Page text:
From the standpoint of this theory all things known to us—men, plants, animals, planets—are fluents, and they differ by the magnitude of their fluxions. But the thing, changing continuously in time, sometimes very much, and quickly, as in the case of a living body for example, still remains one and the same. The body of a man in youth, and the body of a man in senility—these are one and the same, though we know that in the old body there is not one atom left that was in the young one. The matter changes, but something remains one under all changes, this something is the Linga-Sharîra. Newton's theory is valid for the three-dimensional world existing in time. In this world there is nothing constant. All is variable because every consecutive moment the thing is already not that which it was before. We never see the Linga-Sharîra, we see always its parts, and they appear to us variable. But if we observe more attentively we shall see that it is an illusion. Things of three dimensions are unreal and variable. They cannot be real because they do not exist in reality, just as the imaginary sections of a solid do not exist. Four-dimensional bodies alone are real.

In one of the lectures contained in the book, A Pluralistic Universe, Prof. James calls attention to Prof. Bergson's remark that science studies always only the t of the universe, i.e., not the universe in its entirety, but the moment, the "temporal section" of the universe.


The properties of four-dimensional space will become clearer to us if we compare in detail three-dimensional space with the surface, and discover the differences existing between them.

Hinton, in his book, A New Era of Thought, examines these differences very attentively. He represents to himself, on a plane, two equal rectangular triangles, cut out of paper, the right angles of which are placed in opposite directions. These triangles will be

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equal, but for some reason quite different. The right angle of one is directed to the right, that of the other to the left. If anyone wants to make them quite similar, it is possible to do so only with the help of three-dimensional space. That is, it is necessary to take one triangle, turn it over, and put it back on the plane. Then they will be two equal, and exactly similar triangles. But in order to effect this, it was necessary to take one triangle from the plane into three-dimensional space, and turn it over in that space. If the triangle is left on the plane, then it will never be possible to make it identical with the other, keeping the same relation of angles of the one to those of the other. If the triangle is merely rotated in the plane this similarity will never be established. In our world there are figures quite analogous to these two triangles.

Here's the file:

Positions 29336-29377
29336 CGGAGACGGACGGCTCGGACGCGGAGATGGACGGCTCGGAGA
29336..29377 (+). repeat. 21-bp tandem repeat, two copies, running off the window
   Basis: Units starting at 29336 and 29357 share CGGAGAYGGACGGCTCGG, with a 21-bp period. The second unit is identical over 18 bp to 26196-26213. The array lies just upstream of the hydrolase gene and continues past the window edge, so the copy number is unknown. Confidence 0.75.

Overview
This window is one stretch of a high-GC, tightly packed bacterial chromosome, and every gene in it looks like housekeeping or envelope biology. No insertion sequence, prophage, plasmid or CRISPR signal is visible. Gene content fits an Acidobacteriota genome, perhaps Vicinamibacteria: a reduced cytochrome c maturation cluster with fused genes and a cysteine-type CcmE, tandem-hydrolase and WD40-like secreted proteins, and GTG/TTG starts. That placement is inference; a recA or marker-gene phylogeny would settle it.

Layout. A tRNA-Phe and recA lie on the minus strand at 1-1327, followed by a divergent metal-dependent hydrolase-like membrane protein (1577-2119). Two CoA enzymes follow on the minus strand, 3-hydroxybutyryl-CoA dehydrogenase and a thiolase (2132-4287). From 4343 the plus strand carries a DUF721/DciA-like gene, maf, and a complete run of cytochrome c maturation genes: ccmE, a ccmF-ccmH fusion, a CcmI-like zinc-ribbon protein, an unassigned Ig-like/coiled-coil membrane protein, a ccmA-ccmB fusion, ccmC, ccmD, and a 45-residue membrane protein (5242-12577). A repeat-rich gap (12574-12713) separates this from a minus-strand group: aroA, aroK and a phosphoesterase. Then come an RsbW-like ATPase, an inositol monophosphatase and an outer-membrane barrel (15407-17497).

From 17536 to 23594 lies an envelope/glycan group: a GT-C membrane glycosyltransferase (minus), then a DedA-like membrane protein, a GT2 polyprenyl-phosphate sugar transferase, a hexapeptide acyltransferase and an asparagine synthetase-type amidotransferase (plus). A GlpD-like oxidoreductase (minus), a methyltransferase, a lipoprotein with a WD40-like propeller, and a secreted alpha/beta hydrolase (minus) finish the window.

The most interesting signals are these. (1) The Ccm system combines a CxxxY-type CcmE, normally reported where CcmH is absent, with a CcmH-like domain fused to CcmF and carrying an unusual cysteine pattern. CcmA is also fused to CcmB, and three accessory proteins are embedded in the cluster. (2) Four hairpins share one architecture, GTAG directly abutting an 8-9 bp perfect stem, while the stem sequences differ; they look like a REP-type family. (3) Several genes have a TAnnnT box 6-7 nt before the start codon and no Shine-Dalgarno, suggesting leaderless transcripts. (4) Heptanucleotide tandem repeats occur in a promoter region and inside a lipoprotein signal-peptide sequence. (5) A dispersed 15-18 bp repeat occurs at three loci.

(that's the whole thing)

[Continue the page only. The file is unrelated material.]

We know certain shapes which are equal the one to the other, which are exactly similar, and yet which we cannot make fit into the same portion of space, either practically or by imagination.

If we look at our two hands we see this clearly, though the two hands represent a complex case of a symmetrical similarity. Now there is one way in which the right hand and the left hand may practically be brought into likeness. If we take the right hand glove and the left hand glove, they will not fit any more than the right hand will coincide with the left hand; but if we turn one glove inside out, then it will fit. Now suppose the same thing done with the solid hand as is done with the glove when it is turned inside out, we must suppose it, so to speak, pulled through itself. . . . If such an operation were possible, the right hand would be turned into an exact model of the left hand. 1

But such an operation would be possible in the higher dimensional space only, just as the overturning of the triangle is possible only in a space relatively higher than the plane. Even granting the existence of four-dimensional space, it is possible that the turning of the hand inside out and the pulling of it through itself is a practical impossibility on account of causes independent of geometrical conditions. But this does not diminish its value as an example. Things like the turning of the hand inside out are possible theoretically in four-dimensional space because in this space different, and even distant points of our space and time touch, or have the possibility of contact. All points of a sheet of paper lying on a table are separated